|Year : 2016 | Volume
| Issue : 6 | Page : 744
Using transparent adhesive tape to prevent cross infection during contact dermoscopy
Feroze Kaliyadan, Joel Kuruvilla
Department of Dermatology, College of Medicine, King Faisal University, Hofuf, Saudi Arabia
|Date of Web Publication||7-Oct-2016|
Dr. Feroze Kaliyadan
Department of Dermatology, College of Medicine, King Faisal University, Hofuf
Source of Support: None, Conflict of Interest: None
|How to cite this article:|
Kaliyadan F, Kuruvilla J. Using transparent adhesive tape to prevent cross infection during contact dermoscopy. Indian J Dermatol Venereol Leprol 2016;82:744
|How to cite this URL:|
Kaliyadan F, Kuruvilla J. Using transparent adhesive tape to prevent cross infection during contact dermoscopy. Indian J Dermatol Venereol Leprol [serial online] 2016 [cited 2020 May 27];82:744. Available from: http://www.ijdvl.com/text.asp?2016/82/6/744/185046
Contact dermoscopy may be associated with cross infection. Some newer dermoscopes like the Dermlite DL4™ come with a disposable snap-on IceCap™ system that helps to prevent cross infection. However, these are expensive and need to be replaced regularly. Another method described to prevent cross infection is the use of polyvinyl chloride food wrap placed on the lens surface with mineral oil on both sides. This technique is cumbersome and the double layer of mineral oil may interfere with the quality of the image. Moreover, good quality polyvinylchloride film is not easily available.
We perform contact dermoscopy for potentially infectious conditions after applying the contact fluid (usually alcohol gel), and then covering it with a single layer of wide, transparent adhesive tape [Figure 1]. The tape prevents direct contact with the dermoscope. This reduces the risk of cross infection and ensures that the contact fluid is locked in over the lesion of interest. One of the practical problems encountered with this method is that the adhesive tape does not stick well to the skin, especially when there is associated oozing. However, this is not a hindrance if a wide piece of tape is used.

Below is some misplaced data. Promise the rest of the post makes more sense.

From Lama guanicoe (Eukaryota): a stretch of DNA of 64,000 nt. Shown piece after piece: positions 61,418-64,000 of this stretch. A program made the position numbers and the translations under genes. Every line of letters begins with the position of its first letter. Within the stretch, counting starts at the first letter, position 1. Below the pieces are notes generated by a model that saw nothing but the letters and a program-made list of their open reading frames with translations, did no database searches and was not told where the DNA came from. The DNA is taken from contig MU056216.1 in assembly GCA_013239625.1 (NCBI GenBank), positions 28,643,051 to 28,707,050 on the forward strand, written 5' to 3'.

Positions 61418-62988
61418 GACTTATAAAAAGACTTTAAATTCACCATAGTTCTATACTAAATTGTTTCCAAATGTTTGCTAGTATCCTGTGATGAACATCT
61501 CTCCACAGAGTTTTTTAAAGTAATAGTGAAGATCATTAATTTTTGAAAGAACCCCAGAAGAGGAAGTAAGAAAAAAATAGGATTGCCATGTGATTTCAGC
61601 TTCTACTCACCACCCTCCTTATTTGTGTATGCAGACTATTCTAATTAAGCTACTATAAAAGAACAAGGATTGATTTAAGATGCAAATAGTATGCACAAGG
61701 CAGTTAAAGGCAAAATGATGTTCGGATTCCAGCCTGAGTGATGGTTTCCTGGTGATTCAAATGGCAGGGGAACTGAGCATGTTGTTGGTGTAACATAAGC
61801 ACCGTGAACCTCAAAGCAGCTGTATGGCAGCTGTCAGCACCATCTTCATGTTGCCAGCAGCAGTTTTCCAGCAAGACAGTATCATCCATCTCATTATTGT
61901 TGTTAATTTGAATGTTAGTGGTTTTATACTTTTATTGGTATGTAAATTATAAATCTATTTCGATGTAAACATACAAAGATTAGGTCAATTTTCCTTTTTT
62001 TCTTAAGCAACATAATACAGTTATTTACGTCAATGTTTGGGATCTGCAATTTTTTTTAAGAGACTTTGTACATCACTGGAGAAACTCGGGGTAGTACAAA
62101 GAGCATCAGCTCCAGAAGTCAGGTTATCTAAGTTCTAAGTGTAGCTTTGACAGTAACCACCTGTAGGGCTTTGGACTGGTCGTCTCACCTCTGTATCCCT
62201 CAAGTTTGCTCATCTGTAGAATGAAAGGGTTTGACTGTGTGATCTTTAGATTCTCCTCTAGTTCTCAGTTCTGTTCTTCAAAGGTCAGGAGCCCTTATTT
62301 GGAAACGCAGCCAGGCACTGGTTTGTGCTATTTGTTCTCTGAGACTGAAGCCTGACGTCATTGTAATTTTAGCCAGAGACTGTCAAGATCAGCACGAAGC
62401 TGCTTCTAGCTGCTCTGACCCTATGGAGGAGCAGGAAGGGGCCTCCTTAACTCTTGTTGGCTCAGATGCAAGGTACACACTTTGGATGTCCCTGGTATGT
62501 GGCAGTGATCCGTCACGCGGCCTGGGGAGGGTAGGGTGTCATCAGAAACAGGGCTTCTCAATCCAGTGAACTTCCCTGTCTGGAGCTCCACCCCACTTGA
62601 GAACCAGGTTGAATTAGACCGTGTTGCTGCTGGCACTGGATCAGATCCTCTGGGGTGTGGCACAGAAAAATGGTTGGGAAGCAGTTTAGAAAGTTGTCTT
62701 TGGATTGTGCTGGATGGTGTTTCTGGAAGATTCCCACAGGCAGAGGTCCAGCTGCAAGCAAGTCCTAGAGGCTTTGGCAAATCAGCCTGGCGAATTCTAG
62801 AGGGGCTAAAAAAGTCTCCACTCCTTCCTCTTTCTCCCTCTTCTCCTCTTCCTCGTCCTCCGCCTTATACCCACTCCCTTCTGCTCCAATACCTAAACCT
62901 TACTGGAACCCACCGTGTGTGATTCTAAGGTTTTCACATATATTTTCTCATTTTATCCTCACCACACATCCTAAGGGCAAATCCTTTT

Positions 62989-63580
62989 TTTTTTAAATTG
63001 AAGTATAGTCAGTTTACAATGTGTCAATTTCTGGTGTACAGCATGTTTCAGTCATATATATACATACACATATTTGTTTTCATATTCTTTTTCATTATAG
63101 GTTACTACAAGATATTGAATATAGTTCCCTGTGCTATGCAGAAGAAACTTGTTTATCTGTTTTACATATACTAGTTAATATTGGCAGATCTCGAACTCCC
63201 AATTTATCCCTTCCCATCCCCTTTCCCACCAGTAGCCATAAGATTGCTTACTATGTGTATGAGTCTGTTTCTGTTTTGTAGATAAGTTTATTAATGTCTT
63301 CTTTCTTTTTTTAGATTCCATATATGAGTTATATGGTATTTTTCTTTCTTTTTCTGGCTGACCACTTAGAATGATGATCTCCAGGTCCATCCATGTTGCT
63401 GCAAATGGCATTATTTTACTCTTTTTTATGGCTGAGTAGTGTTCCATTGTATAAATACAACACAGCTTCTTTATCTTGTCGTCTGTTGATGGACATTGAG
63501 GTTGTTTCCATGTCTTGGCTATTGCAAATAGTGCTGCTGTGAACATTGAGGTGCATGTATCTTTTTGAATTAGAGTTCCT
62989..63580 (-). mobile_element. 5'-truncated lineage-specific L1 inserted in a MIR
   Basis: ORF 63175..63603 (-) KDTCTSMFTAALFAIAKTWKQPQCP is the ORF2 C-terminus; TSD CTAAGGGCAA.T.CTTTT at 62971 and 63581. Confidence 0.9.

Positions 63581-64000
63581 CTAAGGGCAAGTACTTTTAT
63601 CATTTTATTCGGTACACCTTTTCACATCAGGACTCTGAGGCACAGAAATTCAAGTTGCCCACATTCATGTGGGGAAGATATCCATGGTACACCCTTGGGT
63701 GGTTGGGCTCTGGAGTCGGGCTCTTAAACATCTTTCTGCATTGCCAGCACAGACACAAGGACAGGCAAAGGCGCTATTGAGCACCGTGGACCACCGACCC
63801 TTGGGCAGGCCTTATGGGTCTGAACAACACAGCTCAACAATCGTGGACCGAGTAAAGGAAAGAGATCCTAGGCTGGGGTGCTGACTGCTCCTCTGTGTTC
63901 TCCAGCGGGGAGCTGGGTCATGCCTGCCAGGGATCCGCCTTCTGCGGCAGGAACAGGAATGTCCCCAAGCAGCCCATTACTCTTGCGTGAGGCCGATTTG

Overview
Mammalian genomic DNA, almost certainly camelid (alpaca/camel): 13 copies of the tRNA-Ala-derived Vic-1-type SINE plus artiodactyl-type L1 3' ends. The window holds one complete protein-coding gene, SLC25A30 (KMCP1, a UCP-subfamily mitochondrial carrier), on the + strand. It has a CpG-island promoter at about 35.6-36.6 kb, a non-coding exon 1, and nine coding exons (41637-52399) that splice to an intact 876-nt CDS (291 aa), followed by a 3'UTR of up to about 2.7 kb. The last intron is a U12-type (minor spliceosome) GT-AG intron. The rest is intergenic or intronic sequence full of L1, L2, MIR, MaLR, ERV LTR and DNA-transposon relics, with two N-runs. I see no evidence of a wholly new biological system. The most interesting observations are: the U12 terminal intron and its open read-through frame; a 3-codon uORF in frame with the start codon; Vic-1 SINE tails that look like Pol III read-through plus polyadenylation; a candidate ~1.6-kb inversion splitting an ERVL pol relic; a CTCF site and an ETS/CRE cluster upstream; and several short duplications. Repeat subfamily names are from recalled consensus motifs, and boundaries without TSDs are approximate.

|Figure 1: Application of wide transparent adhesive tape over the lesion after applying contact fluid|
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As long as the tape is completely clear and transparent, there are no issues with image distortion and quality [Figure 2]. Using a transparent adhesive tape is a handy, simple, and cost-effective way to prevent cross infection with contact dermoscopy. It also helps to allay patient fears regarding cross infection.
|Figure 2: Comparison of dermoscopy images of verruca vulgaris (a) without adhesive tape and (b) with adhesive tape|
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Financial support and sponsorship
Conflicts of interest
There are no conflicts of interest.
| References|| |
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Presence and persistence of human papillomavirus types 1, 2, 3, 4, 27, and 57 on dermoscope before and after examination of plantar warts and after cleaning. J Am Acad Dermatol 2013;68:185-6.
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Virologic safety of polyvinyl chloride film in dermoscopic analysis of mucosal areas. Arch Dermatol 2007;143:945-6.
[Figure 1], [Figure 2]